Orange tip butterfly,
pictures by Richard Perchard
A ten-year study of Jersey’s butterfly population has shown that overall the Island’s species have declined, but at a lower rate than the UK.
The Department of the Environment has co-ordinated the Jersey Butterfly Monitoring Scheme (JBMS) for the last ten years, depending on a team of unpaid volunteers who count butterflies each week throughout the spring and summer at 38 locations across Jersey.
Over the last ten years, the volunteers have walked more than 3,600 miles, and counted 122,279 butterflies at 38 locations covering all Jersey’s main habitats
The results of their work have been analysed and recently published by the Department of the Environment working with the UK organisation Butterfly Conservation. The scheme is one of the ways Jersey meets its international environmental obligations and it performs a vital service in helping the department understand how Jersey’s environment is changing.
As insect pollinators with a short life span, butterflies are considered to be an early warning system for the health of local environments. Schemes identical to the Jersey Butterfly Monitoring Scheme are used across the world to monitor changes in local habitat and climate.
The JBMS study looked at ten years of figures with the aim of finding out more about the overall butterfly population, the state of health of individual butterfly species and the relationship between the state of our butterfly population and habitat change in urban and country locations.
The results indicate there has been an overall decline in most of Jersey’s butterfly populations since recording started in 2004, especially in agricultural and urban sites, but that semi-natural sites, managed for their nature conservation interest, are mostly doing well.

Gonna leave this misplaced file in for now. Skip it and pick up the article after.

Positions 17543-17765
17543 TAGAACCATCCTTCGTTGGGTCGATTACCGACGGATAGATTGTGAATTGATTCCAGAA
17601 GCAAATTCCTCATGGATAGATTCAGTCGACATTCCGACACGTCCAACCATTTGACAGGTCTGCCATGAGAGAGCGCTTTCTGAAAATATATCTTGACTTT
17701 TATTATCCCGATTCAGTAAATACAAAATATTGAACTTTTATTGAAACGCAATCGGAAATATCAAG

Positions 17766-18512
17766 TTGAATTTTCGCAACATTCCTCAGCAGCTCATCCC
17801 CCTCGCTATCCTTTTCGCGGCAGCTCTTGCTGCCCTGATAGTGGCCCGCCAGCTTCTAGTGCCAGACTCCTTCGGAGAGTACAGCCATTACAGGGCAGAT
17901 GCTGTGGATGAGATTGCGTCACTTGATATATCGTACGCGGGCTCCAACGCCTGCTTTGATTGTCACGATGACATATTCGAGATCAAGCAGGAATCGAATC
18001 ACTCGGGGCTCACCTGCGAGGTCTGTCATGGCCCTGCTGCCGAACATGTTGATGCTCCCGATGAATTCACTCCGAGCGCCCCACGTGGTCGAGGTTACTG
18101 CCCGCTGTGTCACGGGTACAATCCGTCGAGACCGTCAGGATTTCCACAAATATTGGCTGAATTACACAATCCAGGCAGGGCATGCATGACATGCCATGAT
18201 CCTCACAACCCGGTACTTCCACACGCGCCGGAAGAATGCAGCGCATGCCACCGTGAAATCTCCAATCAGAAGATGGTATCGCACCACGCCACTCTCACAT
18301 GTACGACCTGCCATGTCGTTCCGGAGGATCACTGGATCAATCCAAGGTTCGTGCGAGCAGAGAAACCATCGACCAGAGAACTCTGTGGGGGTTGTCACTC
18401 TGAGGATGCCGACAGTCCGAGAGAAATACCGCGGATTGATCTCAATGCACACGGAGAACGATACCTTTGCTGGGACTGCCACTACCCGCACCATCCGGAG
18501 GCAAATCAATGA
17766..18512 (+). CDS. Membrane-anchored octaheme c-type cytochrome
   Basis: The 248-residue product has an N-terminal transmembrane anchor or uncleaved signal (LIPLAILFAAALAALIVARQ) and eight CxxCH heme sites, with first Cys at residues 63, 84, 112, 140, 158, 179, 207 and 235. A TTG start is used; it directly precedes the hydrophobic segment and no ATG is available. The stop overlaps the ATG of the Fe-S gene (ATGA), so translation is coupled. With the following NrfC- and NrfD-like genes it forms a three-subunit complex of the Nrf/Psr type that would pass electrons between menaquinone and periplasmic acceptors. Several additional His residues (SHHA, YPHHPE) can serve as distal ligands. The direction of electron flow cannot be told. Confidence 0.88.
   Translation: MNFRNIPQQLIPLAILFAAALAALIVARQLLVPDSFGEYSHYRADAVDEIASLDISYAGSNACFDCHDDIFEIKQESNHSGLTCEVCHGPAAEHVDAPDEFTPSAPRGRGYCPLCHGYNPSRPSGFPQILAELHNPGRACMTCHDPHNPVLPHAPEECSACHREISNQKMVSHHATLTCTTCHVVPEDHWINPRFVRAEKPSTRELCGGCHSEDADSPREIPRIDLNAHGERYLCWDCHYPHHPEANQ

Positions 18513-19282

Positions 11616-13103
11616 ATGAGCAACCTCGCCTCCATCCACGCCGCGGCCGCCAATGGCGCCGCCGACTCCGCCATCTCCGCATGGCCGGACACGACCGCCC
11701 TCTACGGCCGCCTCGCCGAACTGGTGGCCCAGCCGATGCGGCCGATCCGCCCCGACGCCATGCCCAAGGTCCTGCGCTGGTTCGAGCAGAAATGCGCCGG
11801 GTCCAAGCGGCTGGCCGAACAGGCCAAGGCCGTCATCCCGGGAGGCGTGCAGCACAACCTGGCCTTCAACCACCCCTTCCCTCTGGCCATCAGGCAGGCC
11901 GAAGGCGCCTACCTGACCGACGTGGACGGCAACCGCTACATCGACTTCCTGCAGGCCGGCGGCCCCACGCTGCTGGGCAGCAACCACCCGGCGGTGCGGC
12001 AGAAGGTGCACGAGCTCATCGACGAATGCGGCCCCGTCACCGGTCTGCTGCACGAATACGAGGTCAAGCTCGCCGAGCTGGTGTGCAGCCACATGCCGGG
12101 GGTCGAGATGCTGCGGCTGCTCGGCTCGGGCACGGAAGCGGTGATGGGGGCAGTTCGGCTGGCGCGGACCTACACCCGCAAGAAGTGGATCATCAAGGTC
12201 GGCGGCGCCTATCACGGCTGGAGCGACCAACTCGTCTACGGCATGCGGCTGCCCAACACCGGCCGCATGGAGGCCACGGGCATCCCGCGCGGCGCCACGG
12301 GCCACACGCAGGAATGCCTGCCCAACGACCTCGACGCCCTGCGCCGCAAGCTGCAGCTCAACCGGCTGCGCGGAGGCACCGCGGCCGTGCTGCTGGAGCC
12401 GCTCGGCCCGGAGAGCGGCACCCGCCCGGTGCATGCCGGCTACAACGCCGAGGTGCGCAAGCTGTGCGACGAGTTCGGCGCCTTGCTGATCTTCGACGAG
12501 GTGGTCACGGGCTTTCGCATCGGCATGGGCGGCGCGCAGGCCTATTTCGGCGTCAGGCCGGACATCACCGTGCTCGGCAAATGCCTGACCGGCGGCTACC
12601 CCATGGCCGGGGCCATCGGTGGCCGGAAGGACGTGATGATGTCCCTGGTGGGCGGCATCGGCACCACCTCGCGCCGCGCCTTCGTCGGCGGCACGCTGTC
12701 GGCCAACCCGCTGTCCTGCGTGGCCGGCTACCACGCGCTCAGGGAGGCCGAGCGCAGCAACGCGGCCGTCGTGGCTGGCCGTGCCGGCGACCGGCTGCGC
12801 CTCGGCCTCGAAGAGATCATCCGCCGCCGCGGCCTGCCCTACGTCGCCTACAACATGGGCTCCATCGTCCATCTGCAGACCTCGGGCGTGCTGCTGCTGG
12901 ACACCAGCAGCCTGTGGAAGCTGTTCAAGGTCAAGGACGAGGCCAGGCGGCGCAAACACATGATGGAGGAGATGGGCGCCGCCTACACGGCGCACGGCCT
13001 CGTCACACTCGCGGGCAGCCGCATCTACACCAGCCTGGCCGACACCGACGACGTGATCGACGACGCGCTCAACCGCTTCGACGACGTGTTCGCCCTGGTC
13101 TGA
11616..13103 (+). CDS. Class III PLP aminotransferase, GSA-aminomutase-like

Jersey’s total monitored butterfly population shows an overall 14 per cent fall compared to the UK, where over the same period the butterfly population declined by 29 per cent. Of the Island’s 24 common butterfly species, ten (41%) show population decreases while 14 (59%) show increases.
Principle Ecologist for the Department of the Environment John Pinel said, “This report on 10 years of butterfly monitoring in Jersey demonstrates the incredible power of citizen science. The evidence that it presents on the condition of our island environment is incontrovertible, and our thanks go to the many volunteers, whose passion has made such a report possible.”
The best habitats for butterflies in Jersey are all semi-natural ones such as sand dunes, scrublands, heath, natural grasslands and wet meadows and most butterflies are in the west and north of Jersey, where there are fewer people and less agriculture. The same pattern’s been shown in Europe, where butterfly populations have declined in agricultural and urban areas as their habitat has been lost or damaged.
It is hoped that people can help reverse the decline in some of Jersey’s butterfly populations by small changes in habitat management such as the planting of insect friendly flowers in parks and gardens, the restoration of hedgerows and grassy verges and timing non-branchage related cutting so that it doesn’t interrupt the insects’ life cycles.
Small copper butterfly